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The treatment of non-malarial febrile illness in Papua New Guinea : findings from cross sectional and longitudinal studies of health worker practice

Saweri, Olga P. M. and Hetzel, Manuel W. and Mueller, Ivo and Siba, Peter M. and Pulford, Justin. (2017) The treatment of non-malarial febrile illness in Papua New Guinea : findings from cross sectional and longitudinal studies of health worker practice. BMC health services research, 17. p. 10.

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Abstract

The Papua New Guinea Department of Health recently shifted from a presumptive to a 'test and treat' malaria case management policy. This shift was supported by the widespread introduction of malaria rapid diagnostic tests in health facilities across the country. Health workers received training and job-aids detailing how to conduct and interpret a malaria rapid diagnostic test and how to treat test positive cases; however, little instruction on treating non-malaria febrile cases was provided. Accordingly, this study examined health worker case management of non-malarial febrile patients in the 12-month period immediately following the introduction of the revised malaria case management policy.; Data were collected from a country-wide cross-sectional survey of febrile case management at randomly selected health facilities and from longitudinal surveillance at sentinel health facilities. Analysis was restricted to febrile patients who tested negative for malaria infection by rapid diagnostic test (N=303 and 5705 outpatients, respectively).; 96.8% of non-malarial febrile patients received a diagnosis in the longitudinal sample, compared to 52.4% of the cross-sectional sample. Respiratory tract infections were the most commonly reported diagnoses. Over 90% of patients in both samples were prescribed one or more medications, most commonly an analgesic (71.3 & 72.9% of the longitudinal and cross-sectional samples, respectively), some form of antibiotic (72.7 & 73.4%, respectively) and/or an anthelminthic (17.9 & 16.5%, respectively). Prescribing behaviour was adherent with the recommendations in the standard treatment guidelines in fewer than 20% of cases (longitudinal sample only).; Many non-malarial febrile patients are not provided with a diagnosis. When diagnoses are provided they are typically some form of respiratory tract infection. Antibiotics and analgesics are widely prescribed, although medications prescribed rarely adhere to the Papua New Guinea standard treatment guidelines. These findings indicate that Papua New Guinea health workers require support for non-malarial febrile illness case management.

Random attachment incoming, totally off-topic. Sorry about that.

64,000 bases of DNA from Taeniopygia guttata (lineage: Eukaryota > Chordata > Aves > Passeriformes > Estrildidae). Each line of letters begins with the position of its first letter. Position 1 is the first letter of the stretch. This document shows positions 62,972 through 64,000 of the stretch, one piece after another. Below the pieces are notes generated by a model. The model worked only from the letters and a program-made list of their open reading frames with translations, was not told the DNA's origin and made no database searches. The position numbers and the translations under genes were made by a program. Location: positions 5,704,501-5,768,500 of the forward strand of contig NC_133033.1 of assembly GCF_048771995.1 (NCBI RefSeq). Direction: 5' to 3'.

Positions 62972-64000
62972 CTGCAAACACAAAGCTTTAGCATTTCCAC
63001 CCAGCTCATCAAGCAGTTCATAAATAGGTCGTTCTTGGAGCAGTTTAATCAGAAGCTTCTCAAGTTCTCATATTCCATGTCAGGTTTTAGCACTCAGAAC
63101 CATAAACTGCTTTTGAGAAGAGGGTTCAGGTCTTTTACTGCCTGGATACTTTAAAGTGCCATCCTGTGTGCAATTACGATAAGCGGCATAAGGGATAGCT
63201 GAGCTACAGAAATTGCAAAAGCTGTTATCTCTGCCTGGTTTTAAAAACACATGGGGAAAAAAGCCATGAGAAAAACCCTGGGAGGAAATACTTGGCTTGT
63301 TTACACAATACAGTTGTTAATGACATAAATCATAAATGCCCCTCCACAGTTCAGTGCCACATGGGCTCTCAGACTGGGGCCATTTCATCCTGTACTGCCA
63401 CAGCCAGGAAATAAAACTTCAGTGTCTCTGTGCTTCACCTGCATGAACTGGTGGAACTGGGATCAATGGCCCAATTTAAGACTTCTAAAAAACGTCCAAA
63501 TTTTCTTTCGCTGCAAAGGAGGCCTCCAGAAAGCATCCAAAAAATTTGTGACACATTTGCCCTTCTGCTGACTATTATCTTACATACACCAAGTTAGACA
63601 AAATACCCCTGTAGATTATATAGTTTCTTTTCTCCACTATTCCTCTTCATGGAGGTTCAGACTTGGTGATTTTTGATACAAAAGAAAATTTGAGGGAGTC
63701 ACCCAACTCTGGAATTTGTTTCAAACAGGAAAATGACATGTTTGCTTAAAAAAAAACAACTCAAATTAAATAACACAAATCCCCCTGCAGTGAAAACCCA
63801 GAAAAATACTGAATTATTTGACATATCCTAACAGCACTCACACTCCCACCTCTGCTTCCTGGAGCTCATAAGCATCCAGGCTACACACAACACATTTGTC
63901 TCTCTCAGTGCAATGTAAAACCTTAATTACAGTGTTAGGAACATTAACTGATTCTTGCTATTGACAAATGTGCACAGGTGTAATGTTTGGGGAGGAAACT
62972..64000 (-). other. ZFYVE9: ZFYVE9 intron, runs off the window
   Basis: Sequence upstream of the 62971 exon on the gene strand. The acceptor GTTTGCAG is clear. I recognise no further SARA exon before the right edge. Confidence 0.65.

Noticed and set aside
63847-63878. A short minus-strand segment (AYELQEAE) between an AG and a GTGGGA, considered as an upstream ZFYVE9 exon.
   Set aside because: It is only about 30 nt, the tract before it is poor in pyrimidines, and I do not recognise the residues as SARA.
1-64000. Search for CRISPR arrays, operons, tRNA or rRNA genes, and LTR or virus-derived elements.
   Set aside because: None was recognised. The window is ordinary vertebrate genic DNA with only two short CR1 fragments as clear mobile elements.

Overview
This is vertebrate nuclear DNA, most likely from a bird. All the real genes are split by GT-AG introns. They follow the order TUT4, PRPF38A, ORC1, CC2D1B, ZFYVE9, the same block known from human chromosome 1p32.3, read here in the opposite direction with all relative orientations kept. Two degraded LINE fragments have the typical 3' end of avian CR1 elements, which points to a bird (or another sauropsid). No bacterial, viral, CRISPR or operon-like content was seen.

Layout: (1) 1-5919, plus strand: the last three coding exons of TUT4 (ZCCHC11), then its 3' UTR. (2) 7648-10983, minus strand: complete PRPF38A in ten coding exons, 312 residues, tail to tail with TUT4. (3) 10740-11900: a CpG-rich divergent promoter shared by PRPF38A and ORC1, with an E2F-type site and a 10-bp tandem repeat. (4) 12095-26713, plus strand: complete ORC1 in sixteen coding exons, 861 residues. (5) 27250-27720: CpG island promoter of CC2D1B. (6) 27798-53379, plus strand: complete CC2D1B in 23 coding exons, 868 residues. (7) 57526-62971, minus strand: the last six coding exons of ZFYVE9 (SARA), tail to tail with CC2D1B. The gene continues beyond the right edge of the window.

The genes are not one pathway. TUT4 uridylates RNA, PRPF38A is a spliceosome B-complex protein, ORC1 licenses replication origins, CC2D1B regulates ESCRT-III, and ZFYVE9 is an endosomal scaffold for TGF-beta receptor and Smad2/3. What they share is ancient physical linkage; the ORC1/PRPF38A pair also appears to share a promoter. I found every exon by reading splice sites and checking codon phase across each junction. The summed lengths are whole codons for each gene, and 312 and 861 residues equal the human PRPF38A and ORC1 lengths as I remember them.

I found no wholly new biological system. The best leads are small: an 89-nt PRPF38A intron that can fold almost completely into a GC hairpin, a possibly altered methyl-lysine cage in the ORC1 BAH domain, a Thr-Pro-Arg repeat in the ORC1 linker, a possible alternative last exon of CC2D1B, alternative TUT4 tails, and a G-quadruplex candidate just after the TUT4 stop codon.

Faculties and Departments:09 Associated Institutions > Swiss Tropical and Public Health Institute (Swiss TPH)
09 Associated Institutions > Swiss Tropical and Public Health Institute (Swiss TPH) > Department of Epidemiology and Public Health (EPH) > Health Interventions > Malaria Interventions (Lengeler)
UniBasel Contributors:Hetzel, Manuel W
Item Type:Article, refereed
Article Subtype:Research Article
Publisher:BioMed Central
ISSN:1472-6963
Note:Publication type according to Uni Basel Research Database: Journal article
Language:English
Identification Number:
Last Modified:13 Apr 2018 11:52
Deposited On:24 Apr 2017 12:39

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